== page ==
JOURNAL / JAPAN etc.(English)


Japanese Ingredients for the World’s Top Kitchens #10

Health Food from the Sea


text by Michiko Watanabe / photographs by Jun Kozai / English text by Susan Rogers Chikuba

Though the times are always changing, there are certain timeless ingredients from Japan that will never go out of style. Yukio Hattori, president of Hattori Nutrition College in Tokyo, introduces unique labors of love—items grown and produced with care and integrity by hardworking suppliers across the country.

“Some 6.3 billion sheets of nori are made in Japan annually,” says Motoyuki Shinjaku of Mikuni-ya, a leading producer of the dried laver seaweed that’s pressed into thin sheets and known around the world as the wrapper for sushi. Mikuni-ya purchases its seaweed from growers around the Ariake Sea, the largest bay in Kyushu. “Planting is typically done in mid-October, with the first harvest following about 30 days later, Shinjaku says.”

In a market where manufactured flavorings are not uncommon for the ever-popular seasoned nori, Mikuni-ya differentiates by preparing its own original blend of seasoning from an all-natural mix of high-grade Rishiri kombu, hon-karebushi dried-and-cured bonito, dried shrimp and shiitake, soy sauce, and mirin. “One taste and you’ll know the difference,” Shinjaku asserts confidently.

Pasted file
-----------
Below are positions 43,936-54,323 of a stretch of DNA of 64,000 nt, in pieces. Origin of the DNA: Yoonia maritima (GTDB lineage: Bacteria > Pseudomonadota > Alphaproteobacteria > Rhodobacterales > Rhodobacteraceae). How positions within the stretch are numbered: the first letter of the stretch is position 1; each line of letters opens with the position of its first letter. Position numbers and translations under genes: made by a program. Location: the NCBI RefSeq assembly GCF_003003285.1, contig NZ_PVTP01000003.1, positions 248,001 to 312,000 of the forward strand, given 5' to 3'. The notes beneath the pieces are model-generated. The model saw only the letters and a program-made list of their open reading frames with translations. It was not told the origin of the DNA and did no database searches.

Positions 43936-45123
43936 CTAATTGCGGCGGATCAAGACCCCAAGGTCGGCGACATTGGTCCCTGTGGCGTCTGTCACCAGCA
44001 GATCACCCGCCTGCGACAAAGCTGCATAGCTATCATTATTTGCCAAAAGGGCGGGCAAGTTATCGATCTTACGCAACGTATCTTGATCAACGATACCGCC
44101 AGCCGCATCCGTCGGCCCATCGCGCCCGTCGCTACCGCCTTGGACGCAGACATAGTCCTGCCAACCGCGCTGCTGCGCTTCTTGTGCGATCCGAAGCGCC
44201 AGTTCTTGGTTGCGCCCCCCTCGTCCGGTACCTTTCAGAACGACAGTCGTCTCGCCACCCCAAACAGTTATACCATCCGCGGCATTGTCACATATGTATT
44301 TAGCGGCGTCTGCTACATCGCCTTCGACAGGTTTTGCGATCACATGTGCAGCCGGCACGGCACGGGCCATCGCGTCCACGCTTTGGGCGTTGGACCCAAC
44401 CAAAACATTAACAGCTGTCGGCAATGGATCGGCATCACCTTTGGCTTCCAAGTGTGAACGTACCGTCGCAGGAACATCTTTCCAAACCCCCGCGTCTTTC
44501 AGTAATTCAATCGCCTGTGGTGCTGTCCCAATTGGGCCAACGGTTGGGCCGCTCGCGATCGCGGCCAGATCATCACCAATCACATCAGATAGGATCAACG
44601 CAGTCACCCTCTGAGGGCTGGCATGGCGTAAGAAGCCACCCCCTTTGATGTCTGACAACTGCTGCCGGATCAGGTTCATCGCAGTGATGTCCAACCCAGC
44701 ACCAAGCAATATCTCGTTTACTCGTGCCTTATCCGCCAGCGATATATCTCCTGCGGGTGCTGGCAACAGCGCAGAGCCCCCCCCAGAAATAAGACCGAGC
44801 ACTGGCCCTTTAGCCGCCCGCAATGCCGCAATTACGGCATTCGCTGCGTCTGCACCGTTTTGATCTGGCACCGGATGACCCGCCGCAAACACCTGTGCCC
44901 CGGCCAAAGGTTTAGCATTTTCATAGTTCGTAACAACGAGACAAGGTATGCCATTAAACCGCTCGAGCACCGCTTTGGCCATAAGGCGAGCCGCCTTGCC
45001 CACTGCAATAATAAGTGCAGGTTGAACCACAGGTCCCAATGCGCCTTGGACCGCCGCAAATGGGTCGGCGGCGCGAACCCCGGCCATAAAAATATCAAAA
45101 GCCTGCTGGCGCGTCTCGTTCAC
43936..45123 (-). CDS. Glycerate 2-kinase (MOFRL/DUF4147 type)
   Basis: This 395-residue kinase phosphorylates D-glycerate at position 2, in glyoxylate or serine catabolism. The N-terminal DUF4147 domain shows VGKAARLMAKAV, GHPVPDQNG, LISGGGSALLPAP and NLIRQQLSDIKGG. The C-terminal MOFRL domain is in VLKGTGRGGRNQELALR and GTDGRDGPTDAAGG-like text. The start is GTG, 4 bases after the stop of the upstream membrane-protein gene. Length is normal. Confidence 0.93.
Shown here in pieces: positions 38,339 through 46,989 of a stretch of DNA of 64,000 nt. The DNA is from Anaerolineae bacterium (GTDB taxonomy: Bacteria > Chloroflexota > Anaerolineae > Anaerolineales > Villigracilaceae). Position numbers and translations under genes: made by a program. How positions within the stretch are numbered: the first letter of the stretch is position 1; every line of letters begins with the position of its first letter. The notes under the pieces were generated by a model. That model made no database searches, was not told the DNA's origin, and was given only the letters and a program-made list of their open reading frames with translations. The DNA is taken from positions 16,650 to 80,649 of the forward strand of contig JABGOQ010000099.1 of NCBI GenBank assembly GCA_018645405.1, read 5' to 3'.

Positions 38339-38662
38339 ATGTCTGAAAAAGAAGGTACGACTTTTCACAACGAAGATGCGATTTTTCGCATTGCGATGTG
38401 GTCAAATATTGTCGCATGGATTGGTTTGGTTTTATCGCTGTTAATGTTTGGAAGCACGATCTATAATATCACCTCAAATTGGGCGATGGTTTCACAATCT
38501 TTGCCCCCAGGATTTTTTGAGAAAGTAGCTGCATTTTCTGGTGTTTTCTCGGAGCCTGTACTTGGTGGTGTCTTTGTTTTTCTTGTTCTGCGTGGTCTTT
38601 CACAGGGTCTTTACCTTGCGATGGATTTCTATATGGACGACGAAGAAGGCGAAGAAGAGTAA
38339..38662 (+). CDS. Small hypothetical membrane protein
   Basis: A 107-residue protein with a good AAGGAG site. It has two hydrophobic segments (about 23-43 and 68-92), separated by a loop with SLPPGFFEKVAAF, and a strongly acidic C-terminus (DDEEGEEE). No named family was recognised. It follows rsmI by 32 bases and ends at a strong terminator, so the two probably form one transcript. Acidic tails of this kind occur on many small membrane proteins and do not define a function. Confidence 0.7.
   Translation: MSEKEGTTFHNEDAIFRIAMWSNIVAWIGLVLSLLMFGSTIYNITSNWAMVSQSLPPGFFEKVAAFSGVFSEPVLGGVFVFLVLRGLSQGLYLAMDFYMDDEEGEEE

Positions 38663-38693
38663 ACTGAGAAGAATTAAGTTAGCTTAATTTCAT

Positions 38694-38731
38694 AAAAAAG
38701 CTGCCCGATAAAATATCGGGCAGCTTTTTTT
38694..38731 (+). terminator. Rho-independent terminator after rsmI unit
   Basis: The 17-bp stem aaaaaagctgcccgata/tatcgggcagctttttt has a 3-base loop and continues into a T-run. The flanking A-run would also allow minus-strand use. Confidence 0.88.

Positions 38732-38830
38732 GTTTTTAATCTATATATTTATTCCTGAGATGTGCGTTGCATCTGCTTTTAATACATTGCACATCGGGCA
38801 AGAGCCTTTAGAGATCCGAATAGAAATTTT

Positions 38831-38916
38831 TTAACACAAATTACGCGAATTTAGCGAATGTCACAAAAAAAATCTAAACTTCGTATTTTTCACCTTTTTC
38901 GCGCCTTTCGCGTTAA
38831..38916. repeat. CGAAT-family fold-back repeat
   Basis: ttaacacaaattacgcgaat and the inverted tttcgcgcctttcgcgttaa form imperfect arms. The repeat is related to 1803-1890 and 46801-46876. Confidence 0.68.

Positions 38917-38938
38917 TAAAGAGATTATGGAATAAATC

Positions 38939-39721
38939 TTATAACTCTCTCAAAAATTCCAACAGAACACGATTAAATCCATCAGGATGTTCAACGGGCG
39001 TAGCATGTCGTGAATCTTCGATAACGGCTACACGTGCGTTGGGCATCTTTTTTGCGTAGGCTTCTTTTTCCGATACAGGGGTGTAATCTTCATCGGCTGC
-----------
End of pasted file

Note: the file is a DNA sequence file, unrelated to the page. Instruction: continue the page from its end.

Delicately nuanced dried shrimp from the Seto Inland Sea and Rishiri kombu from Kafuku port on Rebun island in Hokkaido are just two of the fine ingredients blended to make the original stock for Mikuni-ya’s seasoned nori.

First-harvest nori breaks easily and so is packaged by hand. 

Mikuni-ya markets its products exclusively under its own brand. 

The plant sits in the foothills of western Hiroshima on a site chosen for its high-quality water.

A buyer for 26 years, Motoyuki Shinjaku knows just which ports will be auctioning the best nori for his clients’ needs when.

720 Kamitono, Akiota-cho, Yamagata-gun, Hiroshima 

 (The Cuisine Magazine /August 2019)